- The Washington Times - Tuesday, April 17, 2001

Putin warns of rising inflation
MOSCOW — President Vladimir Putin said yesterday that inflation surged in the first quarter of the year, calling the rise in prices the greatest threat to Russias economic growth.
Over the past year, Russias economy has shown signs of regaining its footing following the financial collapse of 1998, driven by high world prices for oil Russias prime export and by a plunge in the rubles value, making Russian products cheaper overseas.
But oil prices recently fell from their February levels, and economists have warned that the recent strengthening of the ruble could drag down exports.
Mr. Putin said at a meeting of top Finance Ministry officials that inflation is "eating up revenues" and poses a "fundamental threat to economic growth."

Estrada surrenders, is released on bond
MANILA — Former President Joseph Estrada turned himself in yesterday after an arrest warrant was issued. In a new humiliation, the ousted president was fingerprinted by police before being released on bond.
It was believed to be the first time the Philippines has issued an arrest warrant against a president. The special anti-graft court vowed to make an example of Mr. Estrada in the fight against corruption that is being waged by his successor, Gloria Macapagal-Arroyo.
"Nobody is above the law, " said Narciso S. Nario, one of the justices in the Sandiganbayan, the special anti-graft court. "We have to bring to court anybody who violates the law, whether he is the most powerful man in the country or the lowliest laborer."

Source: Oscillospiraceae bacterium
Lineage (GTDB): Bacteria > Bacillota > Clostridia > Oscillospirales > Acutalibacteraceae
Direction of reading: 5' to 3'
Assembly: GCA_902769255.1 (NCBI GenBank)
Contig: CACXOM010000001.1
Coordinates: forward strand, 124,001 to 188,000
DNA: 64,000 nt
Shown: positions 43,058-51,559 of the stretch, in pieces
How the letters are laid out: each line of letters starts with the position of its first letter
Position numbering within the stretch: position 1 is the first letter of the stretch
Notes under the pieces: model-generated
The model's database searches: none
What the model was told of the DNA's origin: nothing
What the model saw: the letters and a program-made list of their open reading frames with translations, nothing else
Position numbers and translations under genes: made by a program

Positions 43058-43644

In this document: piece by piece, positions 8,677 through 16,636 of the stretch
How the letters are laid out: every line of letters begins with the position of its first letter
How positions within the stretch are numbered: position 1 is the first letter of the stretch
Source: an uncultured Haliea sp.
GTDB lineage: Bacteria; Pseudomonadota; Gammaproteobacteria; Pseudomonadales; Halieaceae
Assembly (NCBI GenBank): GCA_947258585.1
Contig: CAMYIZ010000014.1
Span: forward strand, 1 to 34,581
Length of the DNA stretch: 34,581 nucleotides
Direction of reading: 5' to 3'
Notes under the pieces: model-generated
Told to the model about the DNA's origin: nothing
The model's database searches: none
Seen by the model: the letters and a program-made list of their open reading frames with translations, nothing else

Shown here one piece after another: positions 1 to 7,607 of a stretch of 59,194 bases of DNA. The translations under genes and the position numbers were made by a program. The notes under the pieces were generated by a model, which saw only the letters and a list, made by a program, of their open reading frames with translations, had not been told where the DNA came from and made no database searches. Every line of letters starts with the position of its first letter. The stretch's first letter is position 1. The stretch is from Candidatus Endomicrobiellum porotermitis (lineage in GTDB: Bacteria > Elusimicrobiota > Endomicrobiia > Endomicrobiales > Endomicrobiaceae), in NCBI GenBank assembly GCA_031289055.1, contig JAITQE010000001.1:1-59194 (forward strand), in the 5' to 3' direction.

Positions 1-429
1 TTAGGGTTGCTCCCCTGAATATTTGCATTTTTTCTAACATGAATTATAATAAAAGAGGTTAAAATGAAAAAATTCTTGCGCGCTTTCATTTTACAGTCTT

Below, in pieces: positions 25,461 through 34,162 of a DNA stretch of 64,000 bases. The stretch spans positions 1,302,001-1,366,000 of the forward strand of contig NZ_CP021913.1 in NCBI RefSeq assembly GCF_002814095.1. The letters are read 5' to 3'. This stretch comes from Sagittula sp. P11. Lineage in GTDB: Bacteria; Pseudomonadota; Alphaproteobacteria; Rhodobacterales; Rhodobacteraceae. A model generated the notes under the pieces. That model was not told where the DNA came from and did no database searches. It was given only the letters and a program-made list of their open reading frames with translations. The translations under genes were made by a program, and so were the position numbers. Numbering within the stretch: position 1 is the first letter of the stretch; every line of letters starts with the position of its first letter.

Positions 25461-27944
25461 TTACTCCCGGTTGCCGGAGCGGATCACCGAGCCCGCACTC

Mass protests forced Mr. Estrada to leave the presidential palace on Jan. 20.

Ex-officer jailed at Hague tribunal
AMSTERDAM — A Bosnian Serb who was a commander in the bloody siege of Srebrenica was jailed at The Hague yesterday to face trial on charges he helped massacre thousands of Muslims, then tried to hide the deaths by reburying the victims.
Dragan Obrenovic was seized in the Bosnian town of Zvornik on Sunday, reportedly by three men and a woman in civilian clothes, and was spirited to the U.N. war-crimes tribunal detention unit before midnight.
Mr. Obrenovic will be brought before a panel of U.N. judges in The Hague later this week to enter a plea. He is charged with complicity in genocide and crimes against humanity in the persecution and murder of Muslims, in the biggest massacre in Europe since World War II.
The White House said U.S. soldiers participated in the arrest operation carried out by NATO-led peace forces in Bosnia.

Taiwan lashes Japan over Lee visit
TAIPEI, Taiwan — Taiwans vice president lashed out at Japan yesterday for its reluctance to grant retired President Lee Teng-hui a visa, saying Tokyos hesitancy was a disgrace to the Japanese people.
Mr. Lee, who retired from the presidency one year ago, believes Japan wont allow him to visit because it fears the trip will roil China. China considers Taiwan a breakaway province and lobbies hard to keep Mr. Lee and other leaders from visiting major nations.
Vice President Annette Lu said yesterday that Japans refusal so far to give Mr. Lee a visa was an example of how it has failed to live up to its responsibilities as a world power.
"For many years, Japan really has not done anything fair or just for the international community, " Miss Lu told reporters. "And thats a disgrace to the Japanese government and a disgrace to the Japanese people."
Mr. Lee grew up speaking Japanese when Taiwan was a colony of Japan and studied at Kyoto Imperial University, the predecessor to Kyoto University.

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